No Longer "naked and shivering outside her gates": Establishing Law as a Full-time On-campus Academic Discipline at McGill University inthe Nineteenth Century
Canada, legal history, upper canada, lower canada, legal education, McGill University, Bar
Although Canada was a single province (1763-1791), subsequently divided into Upper and Lower Canada, legal education developed very differently in the two components. The Law Society of Upper Canada controlled legal education in Ontario until the second half of the twentieth century, while in Quebec, where the legal system was based on both civil and common law, university-based legal education began in the first half of the nineteenth century. This study examines how legal education developed at McGill University, moving from part-time teaching by professionals off-campus to an on-campus faculty taught by full-time academics by the end of the century These changes were in part caused by fear in the English-speaking minority for their position following Confederation and led to tensions between the academy and the Bar which controlled entry into the profession regardless of the education received.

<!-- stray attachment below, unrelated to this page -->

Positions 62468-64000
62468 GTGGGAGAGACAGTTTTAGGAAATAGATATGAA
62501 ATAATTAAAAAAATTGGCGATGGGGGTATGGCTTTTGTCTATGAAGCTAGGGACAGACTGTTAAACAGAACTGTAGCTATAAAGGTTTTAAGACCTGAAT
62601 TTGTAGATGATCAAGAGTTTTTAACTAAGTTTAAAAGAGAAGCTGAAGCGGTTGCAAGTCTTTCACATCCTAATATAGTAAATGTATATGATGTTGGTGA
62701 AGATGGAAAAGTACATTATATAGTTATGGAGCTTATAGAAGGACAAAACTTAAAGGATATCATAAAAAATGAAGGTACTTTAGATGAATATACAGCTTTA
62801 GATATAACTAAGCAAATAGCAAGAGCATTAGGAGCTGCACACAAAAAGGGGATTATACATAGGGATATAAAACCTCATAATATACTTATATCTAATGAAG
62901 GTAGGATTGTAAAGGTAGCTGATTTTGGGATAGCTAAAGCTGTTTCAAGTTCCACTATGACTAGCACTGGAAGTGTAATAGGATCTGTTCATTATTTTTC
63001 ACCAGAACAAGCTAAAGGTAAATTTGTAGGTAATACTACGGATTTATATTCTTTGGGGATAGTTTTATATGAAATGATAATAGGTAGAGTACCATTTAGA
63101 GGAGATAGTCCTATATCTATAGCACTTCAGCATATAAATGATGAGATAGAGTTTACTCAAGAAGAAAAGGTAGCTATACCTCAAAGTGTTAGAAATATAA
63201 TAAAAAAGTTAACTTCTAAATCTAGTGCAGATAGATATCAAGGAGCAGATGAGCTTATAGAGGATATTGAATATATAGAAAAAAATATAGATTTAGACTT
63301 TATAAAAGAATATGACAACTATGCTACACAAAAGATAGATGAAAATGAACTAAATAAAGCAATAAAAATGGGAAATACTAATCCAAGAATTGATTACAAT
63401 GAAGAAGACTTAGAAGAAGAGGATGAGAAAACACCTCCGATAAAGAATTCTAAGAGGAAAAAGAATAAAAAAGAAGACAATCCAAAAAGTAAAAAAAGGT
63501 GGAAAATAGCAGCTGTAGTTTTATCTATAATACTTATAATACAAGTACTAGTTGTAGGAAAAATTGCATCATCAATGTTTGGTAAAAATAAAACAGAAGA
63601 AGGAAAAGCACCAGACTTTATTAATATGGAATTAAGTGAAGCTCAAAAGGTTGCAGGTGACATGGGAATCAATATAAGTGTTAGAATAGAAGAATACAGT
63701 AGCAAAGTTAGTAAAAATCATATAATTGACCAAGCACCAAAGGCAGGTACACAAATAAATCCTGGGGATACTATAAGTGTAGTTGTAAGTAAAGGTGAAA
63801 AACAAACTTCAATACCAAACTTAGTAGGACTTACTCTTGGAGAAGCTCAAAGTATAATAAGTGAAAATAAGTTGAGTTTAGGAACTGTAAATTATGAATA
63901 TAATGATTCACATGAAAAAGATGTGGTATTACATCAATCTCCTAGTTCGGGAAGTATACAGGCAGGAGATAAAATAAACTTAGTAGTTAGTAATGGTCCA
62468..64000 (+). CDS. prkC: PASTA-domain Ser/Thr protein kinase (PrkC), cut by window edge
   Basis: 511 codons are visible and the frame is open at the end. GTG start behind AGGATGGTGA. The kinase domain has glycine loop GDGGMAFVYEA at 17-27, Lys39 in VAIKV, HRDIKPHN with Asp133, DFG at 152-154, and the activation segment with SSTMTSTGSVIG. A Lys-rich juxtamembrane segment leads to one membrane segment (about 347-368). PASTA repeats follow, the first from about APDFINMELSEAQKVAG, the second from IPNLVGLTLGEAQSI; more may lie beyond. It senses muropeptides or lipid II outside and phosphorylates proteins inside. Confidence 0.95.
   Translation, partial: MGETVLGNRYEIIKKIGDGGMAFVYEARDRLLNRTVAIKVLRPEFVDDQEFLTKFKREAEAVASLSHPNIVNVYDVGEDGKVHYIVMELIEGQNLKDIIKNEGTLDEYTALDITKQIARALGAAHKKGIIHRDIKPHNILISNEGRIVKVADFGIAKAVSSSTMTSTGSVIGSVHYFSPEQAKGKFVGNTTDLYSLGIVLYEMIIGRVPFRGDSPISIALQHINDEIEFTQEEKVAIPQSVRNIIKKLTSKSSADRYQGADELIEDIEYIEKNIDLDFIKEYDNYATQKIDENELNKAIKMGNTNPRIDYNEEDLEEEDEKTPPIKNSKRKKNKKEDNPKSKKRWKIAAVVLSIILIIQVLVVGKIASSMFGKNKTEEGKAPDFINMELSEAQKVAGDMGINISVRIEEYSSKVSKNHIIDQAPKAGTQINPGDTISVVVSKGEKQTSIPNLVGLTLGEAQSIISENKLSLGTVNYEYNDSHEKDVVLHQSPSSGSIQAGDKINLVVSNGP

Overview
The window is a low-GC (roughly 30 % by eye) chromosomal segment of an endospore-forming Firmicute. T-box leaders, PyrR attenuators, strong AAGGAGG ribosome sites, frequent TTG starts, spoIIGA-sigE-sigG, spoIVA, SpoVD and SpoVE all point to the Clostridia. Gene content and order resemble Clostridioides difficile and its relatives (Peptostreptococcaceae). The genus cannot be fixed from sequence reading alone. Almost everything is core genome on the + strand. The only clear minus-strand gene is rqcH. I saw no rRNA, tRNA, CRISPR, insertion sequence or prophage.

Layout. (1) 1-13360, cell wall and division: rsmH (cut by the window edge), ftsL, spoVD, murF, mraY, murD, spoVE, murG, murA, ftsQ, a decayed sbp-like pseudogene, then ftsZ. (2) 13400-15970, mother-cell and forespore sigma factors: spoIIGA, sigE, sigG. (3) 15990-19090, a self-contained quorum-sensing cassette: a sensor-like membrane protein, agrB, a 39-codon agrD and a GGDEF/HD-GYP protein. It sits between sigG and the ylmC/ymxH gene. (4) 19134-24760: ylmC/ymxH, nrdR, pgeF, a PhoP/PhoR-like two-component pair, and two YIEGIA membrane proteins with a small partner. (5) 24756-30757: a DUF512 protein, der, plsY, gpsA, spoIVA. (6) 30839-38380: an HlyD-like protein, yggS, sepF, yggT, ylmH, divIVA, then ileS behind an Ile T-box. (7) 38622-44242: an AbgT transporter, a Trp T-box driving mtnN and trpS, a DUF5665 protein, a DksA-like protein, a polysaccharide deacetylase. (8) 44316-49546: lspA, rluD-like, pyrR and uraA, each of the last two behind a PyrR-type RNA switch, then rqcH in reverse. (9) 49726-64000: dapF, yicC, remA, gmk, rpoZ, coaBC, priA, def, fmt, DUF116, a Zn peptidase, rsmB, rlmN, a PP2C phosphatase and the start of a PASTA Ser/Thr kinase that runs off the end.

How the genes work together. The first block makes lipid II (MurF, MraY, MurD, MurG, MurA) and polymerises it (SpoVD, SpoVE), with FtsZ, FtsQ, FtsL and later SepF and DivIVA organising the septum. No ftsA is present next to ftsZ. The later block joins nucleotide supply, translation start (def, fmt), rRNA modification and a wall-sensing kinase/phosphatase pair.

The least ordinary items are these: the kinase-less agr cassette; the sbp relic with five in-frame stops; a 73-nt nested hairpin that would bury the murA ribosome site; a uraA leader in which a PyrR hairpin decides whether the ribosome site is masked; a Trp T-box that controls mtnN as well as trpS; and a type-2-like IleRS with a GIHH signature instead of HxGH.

A J. Hobbins, "No Longer "naked and shivering outside her gates": Establishing Law as a Full-time On-campus Academic Discipline at McGill University inthe Nineteenth Century" (2011) 34:2 Dal LJ 373.